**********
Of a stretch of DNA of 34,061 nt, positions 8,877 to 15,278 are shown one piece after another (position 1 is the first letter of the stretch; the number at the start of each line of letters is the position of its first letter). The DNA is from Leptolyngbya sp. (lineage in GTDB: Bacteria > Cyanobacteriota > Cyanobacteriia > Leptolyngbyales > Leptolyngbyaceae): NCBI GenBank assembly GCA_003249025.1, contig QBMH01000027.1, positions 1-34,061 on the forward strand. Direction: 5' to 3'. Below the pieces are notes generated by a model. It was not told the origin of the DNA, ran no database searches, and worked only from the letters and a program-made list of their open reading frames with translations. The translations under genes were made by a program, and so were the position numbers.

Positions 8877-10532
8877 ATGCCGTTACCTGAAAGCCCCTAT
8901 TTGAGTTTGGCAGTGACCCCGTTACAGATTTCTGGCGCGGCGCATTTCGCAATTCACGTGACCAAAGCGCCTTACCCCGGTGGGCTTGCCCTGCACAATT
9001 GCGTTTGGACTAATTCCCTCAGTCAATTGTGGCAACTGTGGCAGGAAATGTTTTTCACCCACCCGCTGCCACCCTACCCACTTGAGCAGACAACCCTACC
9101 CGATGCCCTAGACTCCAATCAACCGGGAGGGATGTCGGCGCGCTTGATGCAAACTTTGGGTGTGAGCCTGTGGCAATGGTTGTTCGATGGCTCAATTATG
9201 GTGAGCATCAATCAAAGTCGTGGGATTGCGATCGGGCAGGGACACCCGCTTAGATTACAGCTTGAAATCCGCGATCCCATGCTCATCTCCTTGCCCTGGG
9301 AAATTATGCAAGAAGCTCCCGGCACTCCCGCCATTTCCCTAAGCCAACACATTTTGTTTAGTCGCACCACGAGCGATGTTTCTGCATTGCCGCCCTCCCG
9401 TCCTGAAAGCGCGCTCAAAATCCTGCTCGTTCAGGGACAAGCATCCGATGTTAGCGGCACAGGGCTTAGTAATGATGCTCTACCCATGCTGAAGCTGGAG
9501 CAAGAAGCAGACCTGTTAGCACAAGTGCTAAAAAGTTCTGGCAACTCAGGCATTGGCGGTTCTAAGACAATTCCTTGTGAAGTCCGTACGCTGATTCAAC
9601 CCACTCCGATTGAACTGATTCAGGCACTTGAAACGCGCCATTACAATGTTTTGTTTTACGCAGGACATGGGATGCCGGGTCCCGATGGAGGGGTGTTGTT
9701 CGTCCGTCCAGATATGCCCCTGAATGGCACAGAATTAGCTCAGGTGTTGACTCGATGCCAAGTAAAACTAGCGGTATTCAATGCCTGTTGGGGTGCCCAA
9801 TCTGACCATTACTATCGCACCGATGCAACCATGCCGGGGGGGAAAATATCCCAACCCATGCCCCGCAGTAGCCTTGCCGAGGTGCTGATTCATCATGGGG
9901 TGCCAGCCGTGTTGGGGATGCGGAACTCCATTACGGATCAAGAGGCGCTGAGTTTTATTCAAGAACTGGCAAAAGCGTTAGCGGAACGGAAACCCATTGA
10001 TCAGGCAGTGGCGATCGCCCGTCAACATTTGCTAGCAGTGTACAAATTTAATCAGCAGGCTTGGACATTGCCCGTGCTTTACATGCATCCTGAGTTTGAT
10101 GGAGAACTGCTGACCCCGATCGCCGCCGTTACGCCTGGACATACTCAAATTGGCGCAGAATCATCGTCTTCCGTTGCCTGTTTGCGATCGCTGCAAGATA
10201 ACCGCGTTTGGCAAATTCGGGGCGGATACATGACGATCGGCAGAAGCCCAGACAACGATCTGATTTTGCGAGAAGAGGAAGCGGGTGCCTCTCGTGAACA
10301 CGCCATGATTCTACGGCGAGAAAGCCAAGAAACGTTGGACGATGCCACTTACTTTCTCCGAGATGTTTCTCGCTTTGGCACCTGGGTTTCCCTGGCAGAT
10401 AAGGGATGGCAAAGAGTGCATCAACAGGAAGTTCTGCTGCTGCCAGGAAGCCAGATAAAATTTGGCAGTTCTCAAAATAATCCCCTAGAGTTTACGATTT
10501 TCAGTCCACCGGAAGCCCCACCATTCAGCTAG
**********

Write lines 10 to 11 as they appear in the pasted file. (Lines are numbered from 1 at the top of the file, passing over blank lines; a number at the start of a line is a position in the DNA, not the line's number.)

9501 CAAGAAGCAGACCTGTTAGCACAAGTGCTAAAAAGTTCTGGCAACTCAGGCATTGGCGGTTCTAAGACAATTCCTTGTGAAGTCCGTACGCTGATTCAAC
9601 CCACTCCGATTGAACTGATTCAGGCACTTGAAACGCGCCATTACAATGTTTTGTTTTACGCAGGACATGGGATGCCGGGTCCCGATGGAGGGGTGTTGTT